Here is a standard Yin-Yang puzzle.

Rules of Yin-Yang:

  1. Fill each empty cell with either a black circle or a white circle.
  2. All white circles should be orthogonally connected, so do all black circles.
  3. There may not be any 2x2 cell region consisting of the same circle color.

enter image description here

  • 1
    $\begingroup$ I don't undestand your second point could you be clearer. $\endgroup$ – Prince Deepthinker Nov 17 '20 at 9:56
  • $\begingroup$ Like are you saying they should all touch but do diagonals count? $\endgroup$ – Prince Deepthinker Nov 17 '20 at 9:57
  • $\begingroup$ @PrinceDeepthinker ah yes, so all white circles should be connected orthogonally (not counting diagonal); all black circles should be connected orthogonally too $\endgroup$ – athin Nov 17 '20 at 10:03
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    $\begingroup$ I first have to apologize.. As an entry of this genre in this site, I shouldn't set the puzzle this hard haha.. >< Here are two tips (which are believed to be sufficient to solve most Yin-Yang puzzles) for beginners: Edge Connection and Opposite Pairs :D $\endgroup$ – athin Nov 17 '20 at 11:08

I knew that there was already an answer; I'm posting this to show a cleaner path to the solution.

First of all,

Basic deductions give this:

enter image description here

Then we apply the boundary logic:

The white region at lower right cannot extend to R10C4 or R1C9, so we get a giant black boundary on the left side.

enter image description hereenter image description here

Then there's a highway of basic deductions.

One crucial "basic deduction" is that a 2x2 checkerboard is not allowed. If we have such a pattern, trying to connect one pair of same color will divide the other. Using that, and avoiding 2x2 monochrome blocks and isolated islands, we can get this far:

enter image description hereenter image description here

We can extend the white boundary a bit

because the black can't extend to R4C10, white can extend up to there.

enter image description hereenter image description here

Finally, spotting a small contradiction finishes the game:

If R6C8 is white, R5C8 can't be white (2x2 block) nor black (2x2 checkerboard). So R6C8 is black. The rest is just some more basic deductions.

enter image description hereenter image description here

  • 1
    $\begingroup$ Yeah, +1 for spotting the contradiction in R6C8. I didn't see that. $\endgroup$ – Alaiko Nov 17 '20 at 14:06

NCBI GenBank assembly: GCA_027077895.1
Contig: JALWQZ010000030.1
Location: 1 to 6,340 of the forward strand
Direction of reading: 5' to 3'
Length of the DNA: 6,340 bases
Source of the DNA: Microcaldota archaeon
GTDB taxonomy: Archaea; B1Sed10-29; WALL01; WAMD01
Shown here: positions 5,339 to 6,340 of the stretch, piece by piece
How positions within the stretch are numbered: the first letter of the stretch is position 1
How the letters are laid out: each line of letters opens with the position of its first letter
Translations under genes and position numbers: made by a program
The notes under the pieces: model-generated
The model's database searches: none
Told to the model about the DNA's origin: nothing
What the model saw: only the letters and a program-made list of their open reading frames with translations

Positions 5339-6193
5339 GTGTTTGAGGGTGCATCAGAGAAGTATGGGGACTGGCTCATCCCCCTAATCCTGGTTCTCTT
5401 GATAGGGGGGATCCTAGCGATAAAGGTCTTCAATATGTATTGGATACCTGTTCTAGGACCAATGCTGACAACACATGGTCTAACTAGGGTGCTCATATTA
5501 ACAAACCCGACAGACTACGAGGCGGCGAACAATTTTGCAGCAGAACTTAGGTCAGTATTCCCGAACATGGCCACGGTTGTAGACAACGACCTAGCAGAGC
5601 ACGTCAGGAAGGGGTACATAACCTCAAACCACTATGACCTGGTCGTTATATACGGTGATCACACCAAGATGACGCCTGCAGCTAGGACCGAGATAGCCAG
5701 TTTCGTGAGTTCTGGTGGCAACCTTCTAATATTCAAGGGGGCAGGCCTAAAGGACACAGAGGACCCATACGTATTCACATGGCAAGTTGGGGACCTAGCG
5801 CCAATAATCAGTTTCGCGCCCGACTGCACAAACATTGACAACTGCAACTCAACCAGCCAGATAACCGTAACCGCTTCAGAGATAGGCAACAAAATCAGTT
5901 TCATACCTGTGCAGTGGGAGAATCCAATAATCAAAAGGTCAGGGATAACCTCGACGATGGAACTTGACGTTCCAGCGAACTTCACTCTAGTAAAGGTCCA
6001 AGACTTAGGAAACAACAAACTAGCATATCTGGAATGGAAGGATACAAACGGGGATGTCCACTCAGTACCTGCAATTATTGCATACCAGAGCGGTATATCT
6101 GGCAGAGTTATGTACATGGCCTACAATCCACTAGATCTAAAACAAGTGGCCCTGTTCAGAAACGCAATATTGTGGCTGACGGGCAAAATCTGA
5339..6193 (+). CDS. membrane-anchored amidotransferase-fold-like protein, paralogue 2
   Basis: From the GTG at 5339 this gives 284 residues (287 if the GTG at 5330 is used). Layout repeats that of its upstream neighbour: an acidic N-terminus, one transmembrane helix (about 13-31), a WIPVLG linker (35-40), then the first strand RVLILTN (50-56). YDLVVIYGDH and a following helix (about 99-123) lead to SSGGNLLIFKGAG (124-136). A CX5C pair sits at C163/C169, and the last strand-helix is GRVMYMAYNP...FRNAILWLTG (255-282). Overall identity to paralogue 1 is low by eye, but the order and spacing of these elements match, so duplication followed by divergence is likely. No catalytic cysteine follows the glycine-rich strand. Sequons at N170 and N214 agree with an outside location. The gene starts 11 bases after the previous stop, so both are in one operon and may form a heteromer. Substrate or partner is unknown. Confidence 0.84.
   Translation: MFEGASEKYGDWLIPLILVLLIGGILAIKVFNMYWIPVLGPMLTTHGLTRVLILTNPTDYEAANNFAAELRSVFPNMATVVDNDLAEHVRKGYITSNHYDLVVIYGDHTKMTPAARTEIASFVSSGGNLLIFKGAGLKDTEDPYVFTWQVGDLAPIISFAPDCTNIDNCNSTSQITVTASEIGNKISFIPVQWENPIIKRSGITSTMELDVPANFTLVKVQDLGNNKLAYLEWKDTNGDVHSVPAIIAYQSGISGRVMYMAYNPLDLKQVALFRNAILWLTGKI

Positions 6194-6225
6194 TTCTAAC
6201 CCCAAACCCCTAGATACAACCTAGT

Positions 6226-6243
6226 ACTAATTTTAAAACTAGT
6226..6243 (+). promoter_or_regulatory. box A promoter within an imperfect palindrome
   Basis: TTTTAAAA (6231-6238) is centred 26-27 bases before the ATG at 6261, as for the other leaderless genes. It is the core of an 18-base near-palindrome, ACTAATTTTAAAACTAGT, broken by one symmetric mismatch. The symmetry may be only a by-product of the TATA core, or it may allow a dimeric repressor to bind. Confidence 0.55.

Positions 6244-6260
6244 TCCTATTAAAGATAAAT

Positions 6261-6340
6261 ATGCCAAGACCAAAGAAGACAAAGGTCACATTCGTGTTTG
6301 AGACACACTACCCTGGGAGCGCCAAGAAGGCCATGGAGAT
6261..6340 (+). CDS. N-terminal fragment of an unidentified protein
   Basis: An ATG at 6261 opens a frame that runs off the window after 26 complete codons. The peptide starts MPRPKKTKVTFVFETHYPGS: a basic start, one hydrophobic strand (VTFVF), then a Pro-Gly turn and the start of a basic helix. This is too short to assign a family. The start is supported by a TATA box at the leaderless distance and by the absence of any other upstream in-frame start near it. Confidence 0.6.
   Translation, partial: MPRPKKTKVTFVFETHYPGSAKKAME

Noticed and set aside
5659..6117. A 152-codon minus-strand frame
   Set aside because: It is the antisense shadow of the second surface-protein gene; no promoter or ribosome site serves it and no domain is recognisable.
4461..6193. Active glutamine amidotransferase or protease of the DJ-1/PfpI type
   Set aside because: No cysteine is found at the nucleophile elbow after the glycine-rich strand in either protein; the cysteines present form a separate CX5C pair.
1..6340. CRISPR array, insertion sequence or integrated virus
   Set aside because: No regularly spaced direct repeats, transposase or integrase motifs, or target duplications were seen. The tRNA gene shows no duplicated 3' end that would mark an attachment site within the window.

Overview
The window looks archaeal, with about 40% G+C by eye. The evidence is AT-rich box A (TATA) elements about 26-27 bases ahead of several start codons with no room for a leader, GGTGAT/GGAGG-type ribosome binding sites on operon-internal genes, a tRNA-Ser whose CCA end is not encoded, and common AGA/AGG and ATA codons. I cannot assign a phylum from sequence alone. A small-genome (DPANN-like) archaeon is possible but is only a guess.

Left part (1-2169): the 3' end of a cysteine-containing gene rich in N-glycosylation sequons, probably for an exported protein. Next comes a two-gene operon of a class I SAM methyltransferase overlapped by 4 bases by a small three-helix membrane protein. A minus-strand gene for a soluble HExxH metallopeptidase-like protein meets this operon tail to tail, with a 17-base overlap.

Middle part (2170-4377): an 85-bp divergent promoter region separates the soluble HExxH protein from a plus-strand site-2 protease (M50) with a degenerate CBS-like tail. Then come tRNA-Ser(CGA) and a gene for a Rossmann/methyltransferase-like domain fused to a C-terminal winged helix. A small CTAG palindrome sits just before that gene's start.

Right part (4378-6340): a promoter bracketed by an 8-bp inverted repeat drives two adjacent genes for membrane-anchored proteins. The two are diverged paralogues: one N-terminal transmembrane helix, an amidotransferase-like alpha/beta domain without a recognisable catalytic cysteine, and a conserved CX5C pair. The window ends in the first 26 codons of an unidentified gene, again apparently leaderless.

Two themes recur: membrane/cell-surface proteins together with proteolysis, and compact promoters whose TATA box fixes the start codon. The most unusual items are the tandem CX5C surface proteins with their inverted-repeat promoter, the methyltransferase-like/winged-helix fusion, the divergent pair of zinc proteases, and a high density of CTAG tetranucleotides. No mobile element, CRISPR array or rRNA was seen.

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    $\begingroup$ I'm accepting this one as this is much cleaner to avoid some trial-and-errors (and indeed this is the intended path -- the extension of the 2 basic strategies yield the 2x3 pattern as shown in R5R6-C7C9). Nicely done for both of you nevertheless! :) $\endgroup$ – athin Nov 18 '20 at 1:12

First of all,

We can try placing a white circle in R5C1, but using the Edge Connection rule to try and connect it from the bottom right white circles either clockwise or anti-clockwise, we will run into 2 x 2 white circles somwehere. Therefore, R5C1 must be a black circle. Then, we try to place a white circle in R1C9, but that results in 2 x 2 white circles as well. Therefore, R1C9 is a black circle as well. Now, we have two black circles on the edges, we can use Edge Connection to connect them. This gets us to:


From here, we can simply use the Opposite Pairs rule and avoid making any 2 x 2 black or white circles. This leads to a series of chain deductions resulting in:


Now, we turn our attention to the R10C3 cell. If that cell was a white circle, then Edge Connection rule will either create a 2 x 2 white square or a solo black circle in R9C4. Therefore, that cell must be a black circle and using Edge Connection, we get


Then, again applying opposite pair rule and avoiding 2 x 2 squares, we can use chain deductions to get to:


Now, the mass of black circles in the middle is trapped and it needs a way out. So, using connectivity rules, we get to:

enter image description here

Note that R4C10 cannot be a black circle, as it will then need to extend upwards and make a 2 x 2 black square. Therefore, that must be white circle and we then use Edge Connection to get:


Now, trying to place a white circle in R10C5 will lead to a contradiction eventually.


Therefore, that cell must be a black circle and using Opposite Pair rule, we get


Now, trying to place a white circle in R5C8 eventually led to a contradiction as shown here. We cannot place either a white circle or black circle in R9C7.


So, R5C8 must be a black circle instead. Carefully using Opposite Pair rule and avoiding 2 x 2 squares eventually leads to the solution:



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